Agricultural science and farm-based technologies have been important forces behind the dramatic rise in agricultural production in the industrial world during the 20th century, as well as in large portions of the developing world (Stanton, 1998). In the United States, mechanisation, improved seeds and breeds, chemical inputs, and other scientifically inspired production technologies and techniques are often credited with productivity gains (Dimitri, Effland & Concklin, 2005). In past decades, agricultural science and technology have contributed to the productivist goals of maximising production while seeking the greatest efficiency from inputs. However, there have always been tensions and contradictions because the distribution of risks and benefits has not been even. Despite these insights, recent shifts in the political economy of agricultural science and technology indicate a trend that favours the private sector and global markets, a 241 Leland Glenna and Elizabeth P. Ransom move that tends to exacerbate some of those underlying and persistent tensions and contradictions. We explore these issues by examining how these political-economic shifts are affecting agricultural science and technology in industrialised and developing nations.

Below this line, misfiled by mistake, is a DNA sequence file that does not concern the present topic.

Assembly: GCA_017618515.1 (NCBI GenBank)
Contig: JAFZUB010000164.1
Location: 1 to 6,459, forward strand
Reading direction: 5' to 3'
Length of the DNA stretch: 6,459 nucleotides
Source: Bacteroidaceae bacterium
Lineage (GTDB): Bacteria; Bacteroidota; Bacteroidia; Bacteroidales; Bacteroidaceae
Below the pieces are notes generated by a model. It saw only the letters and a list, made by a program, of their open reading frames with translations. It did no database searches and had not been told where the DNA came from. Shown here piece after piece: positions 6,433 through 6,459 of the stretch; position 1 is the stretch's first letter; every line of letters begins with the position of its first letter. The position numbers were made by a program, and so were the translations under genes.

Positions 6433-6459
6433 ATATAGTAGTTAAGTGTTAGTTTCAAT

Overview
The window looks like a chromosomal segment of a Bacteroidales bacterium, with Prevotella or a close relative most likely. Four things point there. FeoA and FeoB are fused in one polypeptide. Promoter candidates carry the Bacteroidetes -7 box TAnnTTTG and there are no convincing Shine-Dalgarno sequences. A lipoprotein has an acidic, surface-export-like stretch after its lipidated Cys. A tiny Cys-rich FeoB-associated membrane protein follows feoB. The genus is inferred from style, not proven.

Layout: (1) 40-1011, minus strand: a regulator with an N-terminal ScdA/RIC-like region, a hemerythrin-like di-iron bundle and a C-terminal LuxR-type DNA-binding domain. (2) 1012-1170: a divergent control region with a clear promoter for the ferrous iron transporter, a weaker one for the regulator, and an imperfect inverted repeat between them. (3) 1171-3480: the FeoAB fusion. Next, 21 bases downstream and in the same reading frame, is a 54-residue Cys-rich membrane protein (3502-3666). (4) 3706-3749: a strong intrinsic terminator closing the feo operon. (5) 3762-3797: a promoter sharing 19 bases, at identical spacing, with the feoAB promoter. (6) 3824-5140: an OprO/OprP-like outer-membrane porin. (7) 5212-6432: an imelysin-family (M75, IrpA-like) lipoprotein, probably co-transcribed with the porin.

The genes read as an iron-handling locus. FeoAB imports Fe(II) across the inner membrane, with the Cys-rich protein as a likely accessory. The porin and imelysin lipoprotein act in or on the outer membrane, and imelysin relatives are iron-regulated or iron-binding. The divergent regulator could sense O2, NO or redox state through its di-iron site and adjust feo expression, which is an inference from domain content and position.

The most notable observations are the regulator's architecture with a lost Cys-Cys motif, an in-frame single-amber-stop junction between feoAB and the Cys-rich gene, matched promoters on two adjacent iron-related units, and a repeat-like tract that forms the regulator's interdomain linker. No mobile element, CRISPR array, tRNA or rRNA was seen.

Document Type

Book Chapter

Publication Date


Publisher Statement

Copyright © 2016 Routledge. This book chapter first appeared in International Handbook of Rural Studies.

Please note that downloads of the book chapter are for private/personal use only.

Purchase online at Routledge.